About Psychological Health: Be Willing

About Psychological Health: Be Willing

Photo by  Jens Johnsson  on  Unsplash

This is the second of a six-part series on psychological health. Psychological health is really about how to feel less stuck in your life and move toward having the life that you want. In my previous article I talked about the importance of being present. Being present is about noticing what is going on around you and inside of you. But what do you do with all of that stuff? That’s where being willing comes in.

Be willing

Being willing is a mindset and an exercise. You already practice being willing on a regular basis. You willingly go to work when you’d rather stay in bed because you know it’s important. You hate doing laundry but are willing to do it when your partner asks because a healthy relationship means a lot to you. You might be willing to not have a second (or third) donut because your health matters to you.

Why does being willing matter?

Being willing matters because often in life not being willing gets us stuck. Here’s an example:

Joe has always felt anxious in social situations - he tenses up just thinking about going to a party. Being in a social situation means clammy hands, feeling dread, and a million thoughts about how he is probably being judged by those around him. To avoid experiencing all of these things Joe stays home a lot and feels pretty lonely. He knows that getting out and being more social would be good for him, but he isn’t willing to feel the dread and anxious feelings or the uncomfortable sensations in his body, and he doesn’t feel like battling all of the thoughts in his head. So he stays home and keeps feeling lonely. Joe is stuck.

Being willing isn’t the same as wanting something

Being willing doesn’t mean you have to want something. Joe doesn’t want to feel anxiety and have clammy hands when he goes to a party. So how do you become willing to have something you don’t want? Start by looking at it in the context of why it matters to you. It really matters to Joe that he have some supportive friends in his life. He might always feel anxious or always have clammy hands in social situations. But if he’s able to flex his willingness muscle he might be able to go to a party or two. And that can lead to connections with others.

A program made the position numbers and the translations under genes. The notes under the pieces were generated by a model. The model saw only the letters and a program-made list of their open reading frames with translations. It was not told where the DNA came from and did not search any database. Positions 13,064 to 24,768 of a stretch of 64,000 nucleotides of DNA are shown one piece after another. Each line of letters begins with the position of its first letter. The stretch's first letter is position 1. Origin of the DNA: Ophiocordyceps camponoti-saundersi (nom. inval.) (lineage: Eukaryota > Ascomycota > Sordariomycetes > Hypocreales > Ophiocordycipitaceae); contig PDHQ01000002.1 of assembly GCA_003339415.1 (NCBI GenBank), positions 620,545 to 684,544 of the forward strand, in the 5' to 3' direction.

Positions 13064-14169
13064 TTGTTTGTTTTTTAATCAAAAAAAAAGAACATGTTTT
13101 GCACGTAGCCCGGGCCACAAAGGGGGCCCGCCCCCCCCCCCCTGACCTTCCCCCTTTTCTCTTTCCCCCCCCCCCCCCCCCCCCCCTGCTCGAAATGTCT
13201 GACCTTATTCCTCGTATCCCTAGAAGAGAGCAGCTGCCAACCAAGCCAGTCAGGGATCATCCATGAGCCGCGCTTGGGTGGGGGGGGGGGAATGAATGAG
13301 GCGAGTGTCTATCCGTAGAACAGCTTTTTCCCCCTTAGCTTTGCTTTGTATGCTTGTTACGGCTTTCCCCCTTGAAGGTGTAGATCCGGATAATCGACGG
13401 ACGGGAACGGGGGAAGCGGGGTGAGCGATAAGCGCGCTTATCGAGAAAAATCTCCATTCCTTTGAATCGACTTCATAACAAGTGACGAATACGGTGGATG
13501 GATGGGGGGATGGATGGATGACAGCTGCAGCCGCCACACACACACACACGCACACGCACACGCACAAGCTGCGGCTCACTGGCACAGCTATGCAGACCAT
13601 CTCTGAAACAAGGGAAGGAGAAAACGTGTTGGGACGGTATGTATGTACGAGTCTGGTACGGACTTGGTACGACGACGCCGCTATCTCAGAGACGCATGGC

Being willing to have what is happening also doesn’t mean torturing yourself. It’s important to be honest with yourself about what you are willing to have and accept and what you just can’t right now. In fact, being honest about not being willing can help you get unstuck!

How to be more willing

Start with what matters to you

It can really help to consider why being more willing matters and get in touch with this. I’ll talk more about this in a future post but consider what is meaningful in your life - this is usually stuff you’d like to see more of. I want to feel healthier. I want to having real connections with people. I want to give back to others. Being in touch with the “why” can make being willing to have something difficult a little easier. You might be willing to have challenging experiences because they get you more of the life you want.

Create a willingness scale

Consider a variety of behaviors that would move you forward and rank them for willingness with 0 being absolutely not possible and 10 being completely willing. This can help you see that often you have some flexibility in situations. Joe might rank going to a large party where he knows few people as a 2 but he might rank a small dinner party with a handful of other people a 6. Joe can then sort out what kinds of behaviors he’d be willing to try. Some of the low scoring ones might be off the table for right now but he can start to flex his willingness muscle with some of the activities that score higher.

Learn some ways to accept difficult stuff

In a future post I’ll more about what to do with all of the difficult thoughts that can get in the way but what about the feelings and sensations that can run through your body when you try out something that is challenging for you? If being present is about noticing that you are feeling anxious and being willing is about being OK with having anxiety, how can you make this easier to have? Kickstarting the relaxation response can help you soften around difficult feelings like anxiety and allow you to have them. The easiest way to relax in the face of a difficult feeling or physical sensation is to use your breath. You can read more about some relaxation breathing techniques here.

Being willing to have a difficult experience like anxiety isn’t easy. The good news is you don’t have to just grit your teeth and get through it.. Rank what you’re willing to have and do and then practice flexing and strengthening your “willingness muscle.” And most importantly, think of the why - why are you willing to do this? What are you willing to have to live the life you want?

About Psychological Health: Observe Your Thoughts

About Psychological Health: Observe Your Thoughts

About Psychological Health: Be Present

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